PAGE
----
Identification and Implementation of Adaptation Response Measures in the Drini-Mati River Deltas


The Drini and Mati River Deltas in Albania are experiencing stressful impacts on biodiversity and ecosystems as a result of climate change. There is currently a lack of institutional and individual capacities to undertake a rigorous assessment or to address the potential climate change impacts on biodiversity.

The aim of this project was to address key risks and vulnerabilities in the coastal areas of Drini Mati River Deltas of the Northern Adriatic by developing the capacity to adapt to climate change. 

For updates on UNDP Early Warning Systems and Climate Resilient Development projects, click here.

Project details

The Drini and Mati River Deltas (DMRD) are two of the three deltas on the northern Adriatic coast of Albania. DRMD represents a
complex and compound system of sandy belts, capes, bays, lagoons and island areas. They also harbour significant biodiversity
values in three types of habitats: marine, wetlands and non‐wetland habitats, including forests, shrubs, and open fields where
traditional agriculture is practiced. Biodiversity is one of the most important assets of Lezha region, in which DMRD lies. The Drini
Delta is an internationally recognized Important Bird Area, providing wintering grounds for the endangered pygmy cormorant and
over 70 other species of waterfowl and water birds. The Patok lagoon, within the Mati Delta, serves as an important feeding area for
globally endangered loggerhead turtles.

Climate change has the potential to undermine biodiversity conservation efforts in the DRMD’s protected areas, unless the system
accommodates uncertainty and management strategies are put in place to respond to climate‐related stress. According to Albania’s
first comprehensive vulnerability and adaptation assessment, conducted as part of the preparation of the First National
Communication (FNC), the DMRD is critically vulnerable to climate change and requires adaptation measures to be put in place.
Scenarios for Albania predict an annual increase in temperature of up to 3.6ºC, a decrease in precipitation of 12.5%, and
consequent reductions of water resources and arable land (due to soil erosion and alteration) by the year 2100. In the coastal
zones, an increase in sea surface temperature as well as sea level rise (SLR) of up to 61 centimetres is expected to place additional
stress on marine and littoral biodiversity as well as livelihoods of local communities. SLR, more frequent and intense floods,
frequent inundation, and submersion of low lying coastal areas could affect life cycles of various species and result in habitat loss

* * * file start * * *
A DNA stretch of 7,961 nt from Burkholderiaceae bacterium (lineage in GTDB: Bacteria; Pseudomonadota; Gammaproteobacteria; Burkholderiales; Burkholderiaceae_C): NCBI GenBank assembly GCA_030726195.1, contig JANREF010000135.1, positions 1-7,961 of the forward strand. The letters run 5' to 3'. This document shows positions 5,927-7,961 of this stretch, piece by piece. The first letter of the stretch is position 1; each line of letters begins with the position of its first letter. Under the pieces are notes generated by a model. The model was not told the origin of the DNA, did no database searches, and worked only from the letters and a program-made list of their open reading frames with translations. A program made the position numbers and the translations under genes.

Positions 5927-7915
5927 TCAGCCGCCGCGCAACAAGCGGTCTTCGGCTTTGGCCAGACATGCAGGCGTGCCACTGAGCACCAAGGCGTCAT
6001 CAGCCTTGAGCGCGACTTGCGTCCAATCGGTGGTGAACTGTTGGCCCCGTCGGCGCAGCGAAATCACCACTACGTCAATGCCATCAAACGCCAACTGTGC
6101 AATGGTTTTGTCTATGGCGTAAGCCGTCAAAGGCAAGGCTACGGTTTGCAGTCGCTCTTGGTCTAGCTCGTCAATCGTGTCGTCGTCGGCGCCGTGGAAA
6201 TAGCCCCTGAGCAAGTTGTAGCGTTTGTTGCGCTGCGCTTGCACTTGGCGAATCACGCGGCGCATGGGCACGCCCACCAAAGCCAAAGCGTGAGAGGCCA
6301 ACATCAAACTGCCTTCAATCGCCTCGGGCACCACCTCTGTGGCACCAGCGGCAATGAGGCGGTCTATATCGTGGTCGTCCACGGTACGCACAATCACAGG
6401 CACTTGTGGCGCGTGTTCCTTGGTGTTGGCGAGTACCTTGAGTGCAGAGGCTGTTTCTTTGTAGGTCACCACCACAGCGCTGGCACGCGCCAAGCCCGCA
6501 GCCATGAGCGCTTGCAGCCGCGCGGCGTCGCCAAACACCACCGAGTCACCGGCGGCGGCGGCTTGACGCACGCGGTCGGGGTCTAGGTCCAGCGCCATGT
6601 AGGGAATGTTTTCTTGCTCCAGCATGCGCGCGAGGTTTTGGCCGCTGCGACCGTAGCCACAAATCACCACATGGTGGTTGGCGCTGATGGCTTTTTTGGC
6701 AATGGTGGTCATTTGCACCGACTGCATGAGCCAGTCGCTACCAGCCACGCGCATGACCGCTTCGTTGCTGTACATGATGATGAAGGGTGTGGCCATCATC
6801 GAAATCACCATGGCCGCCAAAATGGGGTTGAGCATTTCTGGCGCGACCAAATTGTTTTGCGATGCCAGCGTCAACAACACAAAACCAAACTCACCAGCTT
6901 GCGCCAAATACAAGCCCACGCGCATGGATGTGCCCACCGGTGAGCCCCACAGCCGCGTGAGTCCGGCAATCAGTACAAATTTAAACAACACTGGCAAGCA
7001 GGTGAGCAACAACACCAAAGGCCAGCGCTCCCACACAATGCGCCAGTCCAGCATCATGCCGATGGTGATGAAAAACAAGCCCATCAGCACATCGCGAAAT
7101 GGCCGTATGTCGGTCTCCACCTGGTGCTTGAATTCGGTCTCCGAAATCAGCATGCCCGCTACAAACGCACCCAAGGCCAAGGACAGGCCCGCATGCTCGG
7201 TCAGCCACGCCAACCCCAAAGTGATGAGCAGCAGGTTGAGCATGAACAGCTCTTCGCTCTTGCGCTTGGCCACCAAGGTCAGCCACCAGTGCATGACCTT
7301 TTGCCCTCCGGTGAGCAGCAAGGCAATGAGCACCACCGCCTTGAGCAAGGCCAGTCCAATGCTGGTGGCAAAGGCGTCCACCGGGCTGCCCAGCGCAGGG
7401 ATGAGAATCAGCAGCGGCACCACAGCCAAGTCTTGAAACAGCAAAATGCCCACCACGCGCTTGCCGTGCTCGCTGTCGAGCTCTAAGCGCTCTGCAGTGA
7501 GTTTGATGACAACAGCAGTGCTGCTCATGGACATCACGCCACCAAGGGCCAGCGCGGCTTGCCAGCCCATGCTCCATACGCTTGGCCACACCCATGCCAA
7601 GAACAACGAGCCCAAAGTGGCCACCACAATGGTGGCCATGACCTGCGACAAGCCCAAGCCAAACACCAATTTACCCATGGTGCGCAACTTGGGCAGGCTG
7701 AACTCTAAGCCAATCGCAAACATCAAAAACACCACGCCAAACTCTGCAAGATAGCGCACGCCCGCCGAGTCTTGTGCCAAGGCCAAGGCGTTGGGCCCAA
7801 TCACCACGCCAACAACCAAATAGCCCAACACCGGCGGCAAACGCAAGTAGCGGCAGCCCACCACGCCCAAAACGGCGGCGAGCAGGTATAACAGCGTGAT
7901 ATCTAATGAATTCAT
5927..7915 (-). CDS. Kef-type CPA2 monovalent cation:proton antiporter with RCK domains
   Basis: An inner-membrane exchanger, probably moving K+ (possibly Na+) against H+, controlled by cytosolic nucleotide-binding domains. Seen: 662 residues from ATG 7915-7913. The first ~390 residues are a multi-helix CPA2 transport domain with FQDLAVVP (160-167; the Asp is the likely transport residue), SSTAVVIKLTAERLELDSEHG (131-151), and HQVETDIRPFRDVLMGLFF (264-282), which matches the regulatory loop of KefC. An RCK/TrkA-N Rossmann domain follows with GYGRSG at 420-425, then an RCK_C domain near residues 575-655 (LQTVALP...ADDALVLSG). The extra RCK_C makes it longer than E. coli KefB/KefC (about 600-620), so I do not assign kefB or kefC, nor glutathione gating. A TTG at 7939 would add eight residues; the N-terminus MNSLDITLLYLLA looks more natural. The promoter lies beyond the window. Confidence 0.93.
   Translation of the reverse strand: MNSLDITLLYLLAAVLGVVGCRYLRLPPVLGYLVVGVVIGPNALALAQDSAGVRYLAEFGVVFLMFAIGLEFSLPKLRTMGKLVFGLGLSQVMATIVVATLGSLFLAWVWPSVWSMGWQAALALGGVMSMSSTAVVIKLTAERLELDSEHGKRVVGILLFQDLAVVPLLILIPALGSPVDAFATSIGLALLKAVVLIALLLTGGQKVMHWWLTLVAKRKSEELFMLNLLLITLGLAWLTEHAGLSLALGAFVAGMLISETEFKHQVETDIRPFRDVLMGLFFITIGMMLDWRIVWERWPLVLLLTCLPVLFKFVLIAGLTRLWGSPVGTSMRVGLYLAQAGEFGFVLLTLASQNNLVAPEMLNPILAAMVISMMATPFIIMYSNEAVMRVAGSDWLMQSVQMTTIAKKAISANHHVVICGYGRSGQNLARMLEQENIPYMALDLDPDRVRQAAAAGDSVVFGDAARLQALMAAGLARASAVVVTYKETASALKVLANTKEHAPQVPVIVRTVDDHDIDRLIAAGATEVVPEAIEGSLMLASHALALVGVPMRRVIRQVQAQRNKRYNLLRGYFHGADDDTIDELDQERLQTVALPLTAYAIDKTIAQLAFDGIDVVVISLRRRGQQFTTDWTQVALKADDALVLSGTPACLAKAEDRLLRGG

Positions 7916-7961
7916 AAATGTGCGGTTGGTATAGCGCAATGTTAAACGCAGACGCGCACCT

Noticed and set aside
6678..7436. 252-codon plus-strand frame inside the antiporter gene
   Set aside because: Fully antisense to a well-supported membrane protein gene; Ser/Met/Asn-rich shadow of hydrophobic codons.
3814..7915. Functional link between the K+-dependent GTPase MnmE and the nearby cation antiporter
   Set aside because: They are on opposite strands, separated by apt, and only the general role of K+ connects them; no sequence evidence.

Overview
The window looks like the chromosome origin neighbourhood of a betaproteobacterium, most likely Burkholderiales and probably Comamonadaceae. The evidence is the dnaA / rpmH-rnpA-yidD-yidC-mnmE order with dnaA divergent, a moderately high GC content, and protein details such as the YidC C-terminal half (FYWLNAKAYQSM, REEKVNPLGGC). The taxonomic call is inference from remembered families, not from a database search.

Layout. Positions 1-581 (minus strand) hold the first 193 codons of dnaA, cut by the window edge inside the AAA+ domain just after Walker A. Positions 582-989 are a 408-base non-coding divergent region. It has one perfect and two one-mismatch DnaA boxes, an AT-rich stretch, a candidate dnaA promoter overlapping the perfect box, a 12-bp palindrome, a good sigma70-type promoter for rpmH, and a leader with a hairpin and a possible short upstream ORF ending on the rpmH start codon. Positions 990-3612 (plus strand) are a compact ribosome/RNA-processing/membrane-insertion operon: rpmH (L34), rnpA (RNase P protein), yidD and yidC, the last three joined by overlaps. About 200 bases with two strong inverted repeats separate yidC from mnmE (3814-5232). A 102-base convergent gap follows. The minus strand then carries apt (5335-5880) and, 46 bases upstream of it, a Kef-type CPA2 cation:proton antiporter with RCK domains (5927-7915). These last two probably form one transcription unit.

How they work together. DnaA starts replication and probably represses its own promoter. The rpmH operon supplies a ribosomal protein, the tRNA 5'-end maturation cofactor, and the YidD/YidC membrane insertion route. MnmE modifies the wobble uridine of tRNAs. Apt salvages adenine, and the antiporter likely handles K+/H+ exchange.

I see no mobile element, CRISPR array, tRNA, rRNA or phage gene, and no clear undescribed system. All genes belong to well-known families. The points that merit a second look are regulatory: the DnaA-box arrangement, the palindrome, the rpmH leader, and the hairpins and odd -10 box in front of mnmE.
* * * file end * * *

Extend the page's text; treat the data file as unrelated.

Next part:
and fragmentation. Rising temperatures will also affect the composition and distribution of DRMD’s marine and terrestrial species.

Signature programmes: 
Climate-related hazards addressed: 
Level of intervention: 
Key collaborators: 
Primary beneficiaries: 
Communities in the Drini and Mati River Deltas in Albania.
Implementing agencies and partnering organizations: 
Ministry of Environment, Forestry & Water Administration - Albania
Institute of Hydrometeorology - Albania
Regional Environmental Center - Albania
United Nations Development Programme (UNDP)
Global Environment Facility (GEF)
Project status: 
Financing amount: 
Total amount: US$1,959,500 (as of July 2010); GEF (SPA): US$975,000; UNDP: US$60,000
Co-financing total: 
Government of Albania: $140,000; Government of Albania (parallel): $740,000; Regional Environmental Centre (parallel); $44,500

Key results and outputs

The overall development goal of this medium size project is to assist Albania in establishing a mechanism by which strategies to moderate, cope with, and take advantage of the consequences of climate change are enhanced, developed, and implemented. The specific objective of the project is to build adaptive capacities in the DMRD to ensure resilience of the key ecosystems and local livelihoods to climate change. This will be done by first identifying, and then integrating climate change response measures into development programming in the DMRD.

This objective will be achieved through the following outcomes:

Outcome 1: Capacities to monitor and respond to anticipated climate change impacts in the DMRD at the institutional and community levels developed

  • Output 1.1:    A system for monitoring climate change and its impacts on the DMRD ecosystem is in place
  • Output 1.2:    Local government institutions have the capacity to analyze data on climate variability and associated ecological impacts and integrate this into decision making
  • Output 1.3:    Community capacities to understand the impacts of climate fluctuations and expected changes on natural ecosystems and local livelihoods are developed

Outcome 2: DMRD region’s conservation and development programmes, plans and policies integrate climate change risks and take local pilot actions for coastal adaptation

  • Output 2.1    A package of amendments to biodiversity conservation activities within protected areas of the DMRD aimed at integrating adaptation measures is prepared and implementation is initiated
  • Output 2.2    A package of amendments to sustainable development activities in the wider landscape surrounding protected areas in the DMRD aimed at integrating adaptation measures is prepared and implementation is initiated

Outcome 3: Capacity for adaptive management, monitoring and evaluation, learning, and replication of project lessons developed.

  • Output 3.1:    System for monitoring and evaluation of project impacts established

Reports and publications


Elvita Kabashi
Country Office Focal Point
Eglantina Bruci
Project Manager